Pop culture obsessives writing for the pop culture obsessed.
We may earn a commission from links on this page

Haunted Mansion review: Another frightfully unfunny Disney ride

LaKeith Stanfield shines, but Owen Wilson, Danny DeVito, and Tiffany Haddish are just foolish mortals in the latest attempt to adapt this Disney attraction

We may earn a commission from links on this page.
Rosario Dawson, Tiffany Haddish, LaKeith Stanfield, and Owen Wilson in Haunted Mansion.
Rosario Dawson, Tiffany Haddish, LaKeith Stanfield, and Owen Wilson in Haunted Mansion.
Photo: Jalen Marlowe

It would be interesting to see the version of Haunted Mansion that star LaKeith Stanfield seems to think he’s in—one where his jaded, grieving, scientist-turned-wannabe believer in ghosts could see his grounded performance matched by an equally compelling setting, story, and fellow cast members. This, unfortunately, is not that movie. Only Jared Leto, who presumably did most of his work on a motion-capture stage as the unabashedly evil Hatbox Ghost, offers an equivalent level of commitment, imbuing his decapitated avatar with the sort of theatrical flourishes fans wished he had as Morbius. Director Guillermo del Toro would have made that character the protagonist; Justin Simien effectively makes him the ride’s Ghost Host, which may play as blasphemy to die-hard theme park geeks.

Director Rob Minkoff’s 2003 film version of the Disney ride gets unfair amounts of hate, much of it due to poorly edited trailers that made Eddie Murphy’s lead performance look more Jar Jar-level than it actually was. But like Hocus Pocus, it seems to have aged well by keeping things simple—the goal of the Haunted Mansion should be to find a way out. Even the 2021 Muppet version for Disney+ understood this. In Simien’s new film, characters can come and go as they please—they’ll just be followed home by ghosts who will harass them into returning, like a sort of PG take on Ju-on: The Grudge.


For a ride set around New Orleans, the Haunted Mansion has always seemed extremely white, so the introductory scenes of the new movie showing New Orleans as the diverse city that it is feel like a much-needed counter-narrative strike. Unfortunately, they don’t last—after scientist Ben (Stanfield) meets ghost tour host Alyssa (Charity Jordan), the movie skips ahead; she’s been fridged, and Ben has buried his grief in booze and B.S. Accepting an offer from alleged priest Kent (Owen Wilson), he takes a $2,000 fee to investigate the spooky residence in question, only to find his skepticism quickly dissipate in the face of grim, grinning ghosts who seem more interested in hostility than socialization.


The original Disneyland ride manages an expert tonal balance, spooky but seldom outright scary. That’s tougher to pull off in a movie, which requires more jeopardy. Riders know they’ll leave the mansion at the end, but they have to believe the onscreen characters might be doomed. Will you care? With this bunch, not really. Wilson, Danny DeVito, and Tiffany Haddish barely commit to their shtick, while Jamie Lee Curtis half-asses a vague “gypsy” accent as crystal ball-encased psychic Madame Leota. We cinephiles love Curtis, but Jennifer Tilly took the same floaty-headed character more seriously in the 2003 version.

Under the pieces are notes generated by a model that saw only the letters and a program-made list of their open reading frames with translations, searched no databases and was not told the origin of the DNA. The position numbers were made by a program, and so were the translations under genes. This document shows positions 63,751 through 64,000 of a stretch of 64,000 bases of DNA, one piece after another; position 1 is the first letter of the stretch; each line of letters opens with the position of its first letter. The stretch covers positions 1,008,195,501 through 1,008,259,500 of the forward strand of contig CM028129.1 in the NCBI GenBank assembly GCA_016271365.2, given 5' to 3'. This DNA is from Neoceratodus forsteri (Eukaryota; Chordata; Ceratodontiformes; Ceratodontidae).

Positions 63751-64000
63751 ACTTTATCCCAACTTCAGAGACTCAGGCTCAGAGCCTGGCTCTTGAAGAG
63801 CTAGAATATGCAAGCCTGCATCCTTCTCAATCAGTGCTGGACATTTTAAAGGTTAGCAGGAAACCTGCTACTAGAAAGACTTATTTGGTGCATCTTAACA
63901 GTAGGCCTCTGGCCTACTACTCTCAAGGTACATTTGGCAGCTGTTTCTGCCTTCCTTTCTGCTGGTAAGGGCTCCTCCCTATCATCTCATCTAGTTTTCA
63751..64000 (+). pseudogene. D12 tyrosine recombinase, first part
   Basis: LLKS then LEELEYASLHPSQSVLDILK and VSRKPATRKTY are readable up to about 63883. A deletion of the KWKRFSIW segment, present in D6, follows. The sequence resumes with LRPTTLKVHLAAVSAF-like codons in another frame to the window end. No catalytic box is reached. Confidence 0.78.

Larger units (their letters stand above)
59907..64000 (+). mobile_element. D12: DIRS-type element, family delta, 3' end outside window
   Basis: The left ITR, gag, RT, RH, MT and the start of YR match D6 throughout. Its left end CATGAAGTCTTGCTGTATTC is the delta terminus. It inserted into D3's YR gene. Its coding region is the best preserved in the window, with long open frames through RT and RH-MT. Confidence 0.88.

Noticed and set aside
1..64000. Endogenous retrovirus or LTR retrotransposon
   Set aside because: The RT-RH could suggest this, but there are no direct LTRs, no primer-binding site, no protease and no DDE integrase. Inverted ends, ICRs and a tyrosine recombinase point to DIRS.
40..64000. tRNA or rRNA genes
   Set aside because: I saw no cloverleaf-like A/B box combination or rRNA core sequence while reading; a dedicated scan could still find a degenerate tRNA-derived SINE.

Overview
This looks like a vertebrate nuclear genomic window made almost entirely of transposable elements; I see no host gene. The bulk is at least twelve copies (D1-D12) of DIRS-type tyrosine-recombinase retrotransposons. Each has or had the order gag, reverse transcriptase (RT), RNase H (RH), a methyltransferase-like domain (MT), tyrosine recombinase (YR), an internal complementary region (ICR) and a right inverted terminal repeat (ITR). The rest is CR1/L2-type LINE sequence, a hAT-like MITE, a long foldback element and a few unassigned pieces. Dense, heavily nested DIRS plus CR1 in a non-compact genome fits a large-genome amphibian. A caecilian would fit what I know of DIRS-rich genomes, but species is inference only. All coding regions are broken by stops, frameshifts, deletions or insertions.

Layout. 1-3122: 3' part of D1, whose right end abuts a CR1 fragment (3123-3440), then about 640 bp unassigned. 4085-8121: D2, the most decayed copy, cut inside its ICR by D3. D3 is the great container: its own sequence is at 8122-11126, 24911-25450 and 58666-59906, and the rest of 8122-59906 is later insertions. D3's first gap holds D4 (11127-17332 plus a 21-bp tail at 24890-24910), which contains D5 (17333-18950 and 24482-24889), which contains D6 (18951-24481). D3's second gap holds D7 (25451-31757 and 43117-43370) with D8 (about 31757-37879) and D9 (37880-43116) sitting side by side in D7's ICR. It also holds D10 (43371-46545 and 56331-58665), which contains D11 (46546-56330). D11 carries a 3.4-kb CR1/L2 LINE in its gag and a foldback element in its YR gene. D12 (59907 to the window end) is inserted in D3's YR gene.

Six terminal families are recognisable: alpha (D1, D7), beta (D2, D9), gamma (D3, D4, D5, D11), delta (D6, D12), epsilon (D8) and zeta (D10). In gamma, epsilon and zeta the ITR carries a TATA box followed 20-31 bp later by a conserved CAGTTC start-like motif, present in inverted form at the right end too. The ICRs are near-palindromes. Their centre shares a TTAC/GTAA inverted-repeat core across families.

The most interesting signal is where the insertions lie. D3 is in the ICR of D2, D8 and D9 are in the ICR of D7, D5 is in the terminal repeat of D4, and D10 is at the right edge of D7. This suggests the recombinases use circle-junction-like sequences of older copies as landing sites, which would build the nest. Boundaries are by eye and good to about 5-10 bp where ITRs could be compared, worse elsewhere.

Disney adults will see plenty of Easter eggs to point at—the floating candelabra! The bride’s lair in the attic! A character named after Imagineer Rolly Crump! The same five minutes of music from the ride basically played in a loop for two hours! If a reference-fest is what you want, Muppets Haunted Mansion did it better. If it’s a story with actual escalating tension you seek, the 2003 film has superior pacing. Haunted Mansion (2023) looks real pretty, with the best CG money can buy, but primarily feels like the most calculated of corporate products. Frequent Paul Feig collaborator Katie Dippold seems to have been ordered to shoehorn as many references as possible into the script—including weird plugs for the likes of CVS and Burger King—rather than telling a coherent tale.

Haunted Mansion | Official Trailer

As a result, the movie at times feels like an eternal cycle of the nine-minute ride, which loses its luster after 123 of those minutes. It offers you this chilling challenge—find a way out! Better yet, refrain from being the mortal foolish enough to enter in the first place. Incidentally, that brings up a weird issue with the movie overall; characters have to trick others into entering the house and becoming cursed, and they later assist at least one ghost in grand theft. The concept of informed consent is treated as a disposable, ends-justify-the-means formality. At first, this is actually commented on, but later it becomes an uncomfortable pattern played for laughs.

Kudos to Stanfield for not behaving like a dead man walking, and giving it his all opposite things he couldn’t possibly have seen on set. If the ghosts follow him home, it’s only because he’s more interesting than anything in their house.

The Haunted Mansion opens in theaters Friday, July 28